3. Roma-Piadena Labyrinth


In the Roman Empire many floors were made as floor mosaic labyrinths of a characteristic Roman style with squares divided into 4 quadrants, and this interesting floor mosaic labyrinth has been found in northern Italy near Piadena and the famous violin maker town Cremona. This labyrinth will be analysed here.


Symbols and units:

See the section on labyrinths in roma style.


Contents for figures:


Fig. Rp1: Roma-Piadena Labyrinth

Fig. Rp2: Wave analysis

Fig. Rp3: Roma-Piadena variant AABA’.


Tegning af den romerske labyrint fra museet i Piadena


Fig. Rp1: Roma-Piadena Labyrinth

from about year 0 is here drawn as a square and as a circle. See photo in fig. i3 in section 1.


4 radial lanes, 4 quadrants, 3 identical

The Roma-Piadena Labyrinth consists of 4 quadrants, clearly divided by 4 radial lanes. The 3 quadrants are identical and the 4’ quadrant is hardly distinguishable by a quick glance. The 4 quadrants are traversed in turn.

From the start at the edge you walk directly towards the centre along a radial lane in a quadrant line, and from the centre and outwards the 1’ quadrant is then walked in a type of wave pattern, which is made more obvious by colouring the circle labyrinth in detail F. After finishing quadrant 1 you end at the outer edge and then you walk towards the centre again along the next radial lane precisely repeating everything in quadrant 2 and 3. In quadrant 4 you first move outwards away from the centre in an oscillating wave form and then when the outer edge is reached you turn to move inwards again to end up by the goal in the centre.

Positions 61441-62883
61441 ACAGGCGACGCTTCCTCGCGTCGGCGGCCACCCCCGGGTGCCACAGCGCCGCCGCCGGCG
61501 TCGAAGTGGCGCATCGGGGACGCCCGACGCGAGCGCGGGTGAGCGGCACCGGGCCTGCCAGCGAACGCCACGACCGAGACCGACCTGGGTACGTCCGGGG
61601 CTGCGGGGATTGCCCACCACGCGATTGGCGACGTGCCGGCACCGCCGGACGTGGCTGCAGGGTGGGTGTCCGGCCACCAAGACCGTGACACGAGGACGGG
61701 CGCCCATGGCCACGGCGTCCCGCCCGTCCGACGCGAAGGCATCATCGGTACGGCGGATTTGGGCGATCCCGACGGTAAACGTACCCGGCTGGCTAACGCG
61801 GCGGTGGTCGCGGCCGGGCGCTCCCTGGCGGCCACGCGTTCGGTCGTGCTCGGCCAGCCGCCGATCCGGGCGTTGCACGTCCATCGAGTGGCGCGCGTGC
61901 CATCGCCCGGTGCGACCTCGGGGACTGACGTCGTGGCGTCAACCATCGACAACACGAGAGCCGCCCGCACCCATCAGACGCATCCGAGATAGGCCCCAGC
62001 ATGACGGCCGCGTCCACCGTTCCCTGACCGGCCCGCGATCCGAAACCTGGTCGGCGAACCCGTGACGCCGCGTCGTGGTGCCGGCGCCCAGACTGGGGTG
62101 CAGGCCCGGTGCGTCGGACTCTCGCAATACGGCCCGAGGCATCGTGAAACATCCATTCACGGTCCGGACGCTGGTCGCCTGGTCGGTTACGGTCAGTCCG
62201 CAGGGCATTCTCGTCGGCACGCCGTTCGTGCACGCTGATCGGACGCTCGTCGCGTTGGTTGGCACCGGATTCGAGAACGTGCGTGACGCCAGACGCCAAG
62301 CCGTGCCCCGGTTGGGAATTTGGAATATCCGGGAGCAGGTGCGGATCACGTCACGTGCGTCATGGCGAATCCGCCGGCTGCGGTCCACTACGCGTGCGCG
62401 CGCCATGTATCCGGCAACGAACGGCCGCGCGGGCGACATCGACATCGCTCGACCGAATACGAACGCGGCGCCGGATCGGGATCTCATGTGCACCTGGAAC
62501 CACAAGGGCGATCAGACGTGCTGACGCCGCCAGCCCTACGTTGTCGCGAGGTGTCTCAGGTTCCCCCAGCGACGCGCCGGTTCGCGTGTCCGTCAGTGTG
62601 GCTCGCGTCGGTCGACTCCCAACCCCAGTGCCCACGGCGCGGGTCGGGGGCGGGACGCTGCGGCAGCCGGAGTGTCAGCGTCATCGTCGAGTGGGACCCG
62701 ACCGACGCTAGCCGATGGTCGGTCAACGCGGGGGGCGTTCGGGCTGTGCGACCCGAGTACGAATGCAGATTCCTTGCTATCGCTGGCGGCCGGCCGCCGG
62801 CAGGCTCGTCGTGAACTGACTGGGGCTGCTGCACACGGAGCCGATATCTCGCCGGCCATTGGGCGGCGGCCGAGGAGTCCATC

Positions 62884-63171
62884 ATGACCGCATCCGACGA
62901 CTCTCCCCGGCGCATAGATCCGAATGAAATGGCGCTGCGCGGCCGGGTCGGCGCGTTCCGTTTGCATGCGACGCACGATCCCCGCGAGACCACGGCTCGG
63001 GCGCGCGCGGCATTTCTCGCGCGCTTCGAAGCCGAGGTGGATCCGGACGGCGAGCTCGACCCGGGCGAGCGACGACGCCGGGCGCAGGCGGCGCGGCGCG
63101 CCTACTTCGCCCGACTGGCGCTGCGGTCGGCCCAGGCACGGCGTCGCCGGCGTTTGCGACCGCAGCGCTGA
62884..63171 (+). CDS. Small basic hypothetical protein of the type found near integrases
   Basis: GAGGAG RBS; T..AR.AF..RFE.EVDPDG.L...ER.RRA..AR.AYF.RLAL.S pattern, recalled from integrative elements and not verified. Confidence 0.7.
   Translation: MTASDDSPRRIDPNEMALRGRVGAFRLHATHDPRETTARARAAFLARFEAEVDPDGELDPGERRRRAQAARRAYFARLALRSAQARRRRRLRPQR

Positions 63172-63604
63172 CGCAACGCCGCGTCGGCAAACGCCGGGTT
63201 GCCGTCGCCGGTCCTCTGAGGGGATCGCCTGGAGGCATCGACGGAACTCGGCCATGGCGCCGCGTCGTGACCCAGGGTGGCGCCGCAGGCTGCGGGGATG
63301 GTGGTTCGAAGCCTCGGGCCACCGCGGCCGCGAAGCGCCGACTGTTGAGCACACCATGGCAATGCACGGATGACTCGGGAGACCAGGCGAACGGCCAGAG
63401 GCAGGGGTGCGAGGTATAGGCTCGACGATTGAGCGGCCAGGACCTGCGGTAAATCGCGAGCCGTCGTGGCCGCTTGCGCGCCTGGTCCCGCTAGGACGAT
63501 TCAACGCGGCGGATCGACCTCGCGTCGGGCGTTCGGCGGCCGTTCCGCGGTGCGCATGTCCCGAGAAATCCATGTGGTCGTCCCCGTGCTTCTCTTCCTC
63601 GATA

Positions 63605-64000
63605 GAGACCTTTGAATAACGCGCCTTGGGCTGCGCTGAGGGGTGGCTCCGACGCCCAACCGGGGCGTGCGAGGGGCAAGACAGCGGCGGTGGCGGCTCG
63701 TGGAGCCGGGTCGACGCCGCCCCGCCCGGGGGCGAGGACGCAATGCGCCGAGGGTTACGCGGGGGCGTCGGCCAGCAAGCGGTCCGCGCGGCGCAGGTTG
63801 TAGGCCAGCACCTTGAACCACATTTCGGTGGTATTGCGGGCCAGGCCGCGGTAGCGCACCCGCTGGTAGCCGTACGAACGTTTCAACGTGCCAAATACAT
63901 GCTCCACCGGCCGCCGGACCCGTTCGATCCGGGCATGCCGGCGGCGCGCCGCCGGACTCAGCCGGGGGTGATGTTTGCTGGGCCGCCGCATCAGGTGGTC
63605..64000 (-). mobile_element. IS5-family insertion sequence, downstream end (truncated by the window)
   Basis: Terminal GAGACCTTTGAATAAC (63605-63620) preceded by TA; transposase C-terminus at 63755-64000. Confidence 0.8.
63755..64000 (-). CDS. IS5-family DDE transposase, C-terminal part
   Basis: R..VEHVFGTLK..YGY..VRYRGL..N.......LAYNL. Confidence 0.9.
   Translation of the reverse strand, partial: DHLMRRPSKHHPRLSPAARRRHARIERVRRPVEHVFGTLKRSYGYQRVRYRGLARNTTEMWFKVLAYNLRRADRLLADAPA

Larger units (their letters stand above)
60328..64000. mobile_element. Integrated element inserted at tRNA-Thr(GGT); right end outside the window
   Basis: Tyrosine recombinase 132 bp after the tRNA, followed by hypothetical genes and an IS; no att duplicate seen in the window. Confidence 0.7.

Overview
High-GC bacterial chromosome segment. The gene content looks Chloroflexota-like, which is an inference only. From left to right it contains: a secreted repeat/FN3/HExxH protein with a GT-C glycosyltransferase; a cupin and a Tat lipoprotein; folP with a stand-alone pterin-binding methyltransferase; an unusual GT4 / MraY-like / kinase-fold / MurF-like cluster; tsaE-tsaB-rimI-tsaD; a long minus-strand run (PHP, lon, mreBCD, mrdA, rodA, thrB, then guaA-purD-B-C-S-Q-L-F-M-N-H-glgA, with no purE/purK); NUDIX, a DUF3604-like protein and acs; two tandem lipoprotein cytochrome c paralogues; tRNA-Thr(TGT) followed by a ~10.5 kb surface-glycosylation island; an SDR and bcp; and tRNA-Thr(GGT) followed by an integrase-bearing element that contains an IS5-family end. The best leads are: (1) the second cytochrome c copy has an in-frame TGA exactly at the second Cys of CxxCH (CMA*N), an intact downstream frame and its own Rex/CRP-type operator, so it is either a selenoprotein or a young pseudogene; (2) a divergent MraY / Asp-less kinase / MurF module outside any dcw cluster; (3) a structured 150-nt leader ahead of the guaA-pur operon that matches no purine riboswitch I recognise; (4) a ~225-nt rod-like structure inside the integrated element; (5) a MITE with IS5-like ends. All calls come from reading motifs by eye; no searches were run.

The 4 quadrants are here called A,A,A,B. After having walked through quadrant 1 you have the joy of repeating everything  in quadrant 2 and again in quadrant 3, and then experience a variation in quadrant 4. This is a good classic principle known from dance and music.


Tegning af Roma-Piadena labyrinten med visning af bølgeformen.

Fig. Rp2: Wave analysis

The Roma-Piadena Labyrinth complies with the elementary wave figures C and H of fig. r1 in section 4.


Quadrant = wave

Each quadrant is traversed in a type of wave form. In section 4 with roma type labyrinths there is given a survey of the elementary wave forms in fig. r1 for use for roma and troja labyrinths. From this survey it is seen that the Roma-Piadena labyrinth in quadrant 1 – 3 complies with wave form C, and in quadrant 4 with wave form H, here turned as in detail J.

So in northern Italy it has been noticed 2000 years ago that with 2 such simple wave figures as basis a very beautiful and interesting labyrinth can be made.



 Tegning af Roma-Piadena labyrint ændret til AABA' form


Fig. Rp3: Roma variant AABA’.

The Roma-Piadena Labyrinth has the pattern AAAB, i.e. where the pattern of quadrant 1 is precisely repeated in quadrant 2 and 3 and changed in quadrant 4. In music the form AABA is often used. This form cannot be fully obtained here. The form AABA’ is shown here, where A’ is seen to be A mirrored. A’ is walked in its wave figure from the outer edge and inwards while A is walked from the centre and outwards. In the quadrant line of A’ you walk from the centre and outwards while you in the 3 other quadrant lines walk towards the centre.




Contents of the other sections:


0    Labyrinths, summary

1    Labyrinths, introduction

2    Troja labyrinths

4    Labyrinths of roma style

5    Chartres Labyrinth in Chartres

6    Labyrinths of chartres style

7    Comparing labyrinth-examples